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Racial Differences in Seasonal Variation in Election and Non-election Years in the Male to Female Ratio at Birth in the United States

DOI: 
10.7727/wimj.2016.204
Synopsis: 
The male-to-female birth ratio varies seasonally. United States births by gender and race (2003-13, n=45138496) were analysed. Seasonality may have been disturbed/reduced in most years due to elections. Black births were unaffected possibly due to chronic, socio-economic stress.

ABSTRACTS

Objective: In humans, male births exceed female births. This ratio is conventionally expressed to M/F and is influenced by a large number of factors, including stress. This study was carried out in order to ascertain whether the known seasonal variation in M/F in the United States (peaking in June) is affected by the quadrennial elections (November), and whether any such influences vary by race.

Accepted: 
15 Jun, 2016
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e-Published: 29 Jun, 2016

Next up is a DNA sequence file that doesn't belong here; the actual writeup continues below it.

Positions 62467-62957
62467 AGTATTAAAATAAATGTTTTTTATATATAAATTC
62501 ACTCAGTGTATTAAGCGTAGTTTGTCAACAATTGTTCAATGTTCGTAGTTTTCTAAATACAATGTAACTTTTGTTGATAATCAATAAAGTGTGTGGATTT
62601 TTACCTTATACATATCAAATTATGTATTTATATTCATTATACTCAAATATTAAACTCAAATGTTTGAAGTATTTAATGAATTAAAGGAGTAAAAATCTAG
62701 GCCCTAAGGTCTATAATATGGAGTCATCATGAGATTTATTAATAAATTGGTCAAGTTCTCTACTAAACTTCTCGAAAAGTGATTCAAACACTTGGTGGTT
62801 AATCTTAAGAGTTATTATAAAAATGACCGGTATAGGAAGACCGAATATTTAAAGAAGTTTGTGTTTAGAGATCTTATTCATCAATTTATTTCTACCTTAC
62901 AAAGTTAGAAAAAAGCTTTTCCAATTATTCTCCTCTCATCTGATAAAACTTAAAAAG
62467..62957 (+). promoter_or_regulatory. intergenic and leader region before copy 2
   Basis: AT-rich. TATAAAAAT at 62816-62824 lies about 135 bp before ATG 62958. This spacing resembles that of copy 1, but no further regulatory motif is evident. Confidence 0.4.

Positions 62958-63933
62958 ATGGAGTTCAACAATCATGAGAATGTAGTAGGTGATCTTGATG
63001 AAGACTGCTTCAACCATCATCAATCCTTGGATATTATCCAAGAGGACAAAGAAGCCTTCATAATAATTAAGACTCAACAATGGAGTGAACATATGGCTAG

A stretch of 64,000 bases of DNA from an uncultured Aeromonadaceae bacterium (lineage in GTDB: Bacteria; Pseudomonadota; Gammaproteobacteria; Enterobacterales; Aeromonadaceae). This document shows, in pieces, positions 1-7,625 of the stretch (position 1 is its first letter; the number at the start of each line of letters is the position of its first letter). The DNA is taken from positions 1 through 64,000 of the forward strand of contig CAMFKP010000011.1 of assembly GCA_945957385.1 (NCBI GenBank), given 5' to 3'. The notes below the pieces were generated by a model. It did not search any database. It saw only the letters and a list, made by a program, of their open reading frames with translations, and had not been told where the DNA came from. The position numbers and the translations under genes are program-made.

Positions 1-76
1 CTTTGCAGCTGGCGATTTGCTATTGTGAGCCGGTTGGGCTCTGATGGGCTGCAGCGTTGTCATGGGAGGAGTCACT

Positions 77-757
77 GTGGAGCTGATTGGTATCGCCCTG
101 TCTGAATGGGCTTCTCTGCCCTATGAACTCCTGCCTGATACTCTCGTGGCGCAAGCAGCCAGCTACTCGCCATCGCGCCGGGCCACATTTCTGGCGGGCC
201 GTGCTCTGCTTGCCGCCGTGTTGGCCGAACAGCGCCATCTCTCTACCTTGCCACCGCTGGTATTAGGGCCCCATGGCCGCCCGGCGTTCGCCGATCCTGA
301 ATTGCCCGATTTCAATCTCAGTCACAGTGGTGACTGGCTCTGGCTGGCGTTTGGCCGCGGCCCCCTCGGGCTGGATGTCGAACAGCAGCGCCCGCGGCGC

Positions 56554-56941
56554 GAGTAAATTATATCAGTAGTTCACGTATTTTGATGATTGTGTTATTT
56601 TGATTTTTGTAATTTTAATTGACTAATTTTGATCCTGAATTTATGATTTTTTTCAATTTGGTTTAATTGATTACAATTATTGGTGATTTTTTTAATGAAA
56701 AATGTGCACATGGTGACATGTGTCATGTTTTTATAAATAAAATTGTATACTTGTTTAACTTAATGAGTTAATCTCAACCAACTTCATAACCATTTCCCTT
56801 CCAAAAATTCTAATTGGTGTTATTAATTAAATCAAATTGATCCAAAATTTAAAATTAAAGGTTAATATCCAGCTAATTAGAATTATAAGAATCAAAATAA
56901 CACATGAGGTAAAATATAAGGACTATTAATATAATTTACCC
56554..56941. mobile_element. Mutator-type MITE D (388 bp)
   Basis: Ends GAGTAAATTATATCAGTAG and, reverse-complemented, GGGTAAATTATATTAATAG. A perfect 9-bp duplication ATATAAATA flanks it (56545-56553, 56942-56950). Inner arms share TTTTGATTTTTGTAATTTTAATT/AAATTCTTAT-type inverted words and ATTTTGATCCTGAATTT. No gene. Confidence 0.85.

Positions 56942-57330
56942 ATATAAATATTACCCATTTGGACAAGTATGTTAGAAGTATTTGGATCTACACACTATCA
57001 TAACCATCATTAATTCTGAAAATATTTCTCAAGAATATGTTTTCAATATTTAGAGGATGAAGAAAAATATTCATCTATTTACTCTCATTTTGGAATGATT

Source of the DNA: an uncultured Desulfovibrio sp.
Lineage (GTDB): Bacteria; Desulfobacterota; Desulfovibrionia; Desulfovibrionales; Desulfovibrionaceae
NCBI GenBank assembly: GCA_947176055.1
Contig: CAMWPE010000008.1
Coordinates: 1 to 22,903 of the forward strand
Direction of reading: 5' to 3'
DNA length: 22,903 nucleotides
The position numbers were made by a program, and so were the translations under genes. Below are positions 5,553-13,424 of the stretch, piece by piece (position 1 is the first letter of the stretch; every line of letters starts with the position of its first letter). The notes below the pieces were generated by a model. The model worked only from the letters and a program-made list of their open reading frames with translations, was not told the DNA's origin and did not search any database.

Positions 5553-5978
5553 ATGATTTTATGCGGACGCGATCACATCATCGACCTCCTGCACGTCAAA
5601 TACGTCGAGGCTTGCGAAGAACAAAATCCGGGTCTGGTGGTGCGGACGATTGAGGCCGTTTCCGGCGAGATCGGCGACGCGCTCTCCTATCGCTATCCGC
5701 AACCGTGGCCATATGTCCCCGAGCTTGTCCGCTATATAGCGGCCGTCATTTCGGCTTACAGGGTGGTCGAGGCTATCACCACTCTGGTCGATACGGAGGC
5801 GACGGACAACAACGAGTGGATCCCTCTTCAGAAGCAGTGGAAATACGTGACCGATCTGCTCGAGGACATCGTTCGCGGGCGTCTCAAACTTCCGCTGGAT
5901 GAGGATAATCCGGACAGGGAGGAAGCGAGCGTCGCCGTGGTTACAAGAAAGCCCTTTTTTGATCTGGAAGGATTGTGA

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Manuscripts that are Published Ahead of Print have been peer reviewed and accepted for publication by the Editorial Board of the West Indian Medical Journal. They may appear in their original format and may not be copy edited or formatted in the style guide of this Journal. While accepted manuscripts are not yet assigned a volume, issue or page numbers, they can be cited using the DOI and date of e-publication. See our Instructions for Authors on how to properly cite manuscripts at this stage. The contents of the manuscript may change before it is published in its final form. Manuscripts in this section will be removed once they have been issued to a volume and issue, but will still retain the DOI and date of e-publication.

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